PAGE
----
By Kevin Suddason
From kindergarten to high school, the quality of education is declining in about half of the United States. According to a report by the Center on Budget and Policy Priorities, there is one main reason: declining funding for schools from kindergarten to high school.
This decline in funding began after the 2008 recession, when states reduced financial support for schools. The economic crash led to lower revenues from sales and income taxes, and that resulted in less money for states to invest in schools.
“In 31 states, total state funding per student was lower in the school year 2014 than in the 2008 school year, before the recession really took hold,” Michael Leachman, co-author of the report and the center’s director of state fiscal research. Across the U.S., local funding has also declined.
State and local funding are the two main revenue sources for public schools. The report found that, when adjusted for inflation, as of 2013, nearly half of the total K-12 education financing came from states. Forty-five percent came from local governments, and the rest from federal funds.
This state funding decline, which varies across the country, has taken place while property tax revenue, which accounts for local government school funding, also plunged in the 2008 real estate crash. This overall funding discrepancy has had consequences on the quality of education.
“State-level K-12 cuts have large consequences for local school districts. These consequences are real and damaging,” Leachman said. Smaller budgets mean shorter school years, layoffs and bigger classes.
In Arizona, the state with the deepest budget cuts, legislators have eliminated funding for full-day kindergarten. Some school districts responded by offering only half-day programs.
Shrunken budgets also imply difficulties in recruiting and retaining talented teachers, Leachman said.
In 38 states, the average teacher salary declined from 2010 to 2013. In Kansas and Arizona, two states with particularly deep budget cuts, teacher shortages have reached an alarming level. Schools are now relying more on unlicensed teachers and substitutes, which Leachman said is “hardly a recipe for improving teacher quality.”
Not only have students been affected, but entire families and the national economy have also taken blows.
According to the report, local school districts have cut 297,000 jobs since 2008. These job losses have resulted in the reduction of purchasing power of thousands of working families across the U.S. and have made the post-recession recovery process slower, Leachman said.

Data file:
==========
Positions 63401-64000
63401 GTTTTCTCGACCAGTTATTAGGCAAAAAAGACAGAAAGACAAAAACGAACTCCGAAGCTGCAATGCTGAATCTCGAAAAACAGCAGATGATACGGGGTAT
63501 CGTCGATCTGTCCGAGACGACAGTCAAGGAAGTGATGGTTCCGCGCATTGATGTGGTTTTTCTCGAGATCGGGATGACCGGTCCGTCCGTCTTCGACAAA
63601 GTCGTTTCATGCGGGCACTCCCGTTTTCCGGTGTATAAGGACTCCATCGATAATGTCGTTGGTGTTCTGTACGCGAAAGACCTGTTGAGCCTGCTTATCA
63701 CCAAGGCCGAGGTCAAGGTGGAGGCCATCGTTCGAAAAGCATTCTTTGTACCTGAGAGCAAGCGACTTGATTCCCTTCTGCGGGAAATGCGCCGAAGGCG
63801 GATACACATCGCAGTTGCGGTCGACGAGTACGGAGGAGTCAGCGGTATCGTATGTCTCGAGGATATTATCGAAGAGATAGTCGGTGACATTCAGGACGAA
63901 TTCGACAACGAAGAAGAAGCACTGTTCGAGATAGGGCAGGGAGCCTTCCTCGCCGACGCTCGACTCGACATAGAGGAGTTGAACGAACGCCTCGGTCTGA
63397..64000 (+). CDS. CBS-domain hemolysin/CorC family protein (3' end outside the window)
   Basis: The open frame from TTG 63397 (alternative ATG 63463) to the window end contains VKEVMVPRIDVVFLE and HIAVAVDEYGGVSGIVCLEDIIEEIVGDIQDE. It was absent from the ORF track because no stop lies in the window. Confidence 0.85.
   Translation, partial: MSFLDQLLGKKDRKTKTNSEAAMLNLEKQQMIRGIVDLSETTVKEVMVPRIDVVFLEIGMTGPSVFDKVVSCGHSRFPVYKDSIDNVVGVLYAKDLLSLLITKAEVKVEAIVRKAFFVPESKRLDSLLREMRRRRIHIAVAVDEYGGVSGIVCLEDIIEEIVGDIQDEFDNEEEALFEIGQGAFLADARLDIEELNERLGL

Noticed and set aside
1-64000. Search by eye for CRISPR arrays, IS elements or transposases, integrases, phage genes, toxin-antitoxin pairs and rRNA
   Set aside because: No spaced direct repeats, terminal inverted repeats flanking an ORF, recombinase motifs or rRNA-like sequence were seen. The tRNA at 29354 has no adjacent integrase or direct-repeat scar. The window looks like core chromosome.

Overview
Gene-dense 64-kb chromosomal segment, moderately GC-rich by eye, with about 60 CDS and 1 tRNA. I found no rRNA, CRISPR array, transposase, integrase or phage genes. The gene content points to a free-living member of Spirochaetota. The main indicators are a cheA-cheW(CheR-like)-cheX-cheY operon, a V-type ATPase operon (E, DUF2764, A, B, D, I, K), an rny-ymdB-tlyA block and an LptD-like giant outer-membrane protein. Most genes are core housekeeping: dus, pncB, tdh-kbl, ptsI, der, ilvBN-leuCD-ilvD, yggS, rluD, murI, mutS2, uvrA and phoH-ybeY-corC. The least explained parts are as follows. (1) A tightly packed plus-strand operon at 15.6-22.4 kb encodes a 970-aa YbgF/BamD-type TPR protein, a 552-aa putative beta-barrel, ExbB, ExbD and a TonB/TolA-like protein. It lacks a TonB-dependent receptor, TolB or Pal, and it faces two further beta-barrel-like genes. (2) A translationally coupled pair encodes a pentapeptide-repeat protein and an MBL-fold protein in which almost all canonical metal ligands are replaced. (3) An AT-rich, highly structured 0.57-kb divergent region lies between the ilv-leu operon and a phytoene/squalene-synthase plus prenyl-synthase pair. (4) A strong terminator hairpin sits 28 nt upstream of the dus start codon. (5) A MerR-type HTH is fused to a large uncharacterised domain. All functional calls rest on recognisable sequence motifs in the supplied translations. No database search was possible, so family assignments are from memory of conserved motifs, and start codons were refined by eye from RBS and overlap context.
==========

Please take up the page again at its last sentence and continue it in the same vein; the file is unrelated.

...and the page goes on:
The data came from Bureau of Labor Statistics, but there’s no long-term data tracking what happened to the teachers and school workers who lost their jobs.
“Evidence suggests that smaller class sizes can boost student achievements, especially in the early grades and for low-income students. But smaller class sizes are difficult to sustain when teachers are laid off and enrollment is increased,” Leachman said.
The report found that the number of students has risen by 804,000.
Without a well-educated workforce, the report warns, businesses will fail to prosper, and economic growth will be hampered. If these state K-12 cuts now represent savings, Leachman projected that, in the long run, they will cost more in diminished economic growth.
The report found that 35 states raised per-student funding for the 2015-2016 school year compared to the previous school year. Of these, 14 raised per-student finding above the pre-recession level. North Dakota led all 50 states by providing 25.9 percent more money per student than in 2008. Alaska and Washington increased their per-student funding by over 15 percent.
In most cases, though, the report found that these raises were not enough to offset earlier cuts. For example, Michigan, which raised per-pupil funding by $45 this year, has yet to overcome the $526 per-student cut between 2008 and 2015.
This year, 12 states cut per-student funding. Data for California, Hawaii and Kansas were not available.
Kelvin Suddason is the international Fall 2015 SHFWire reporter from the University of Mauritius.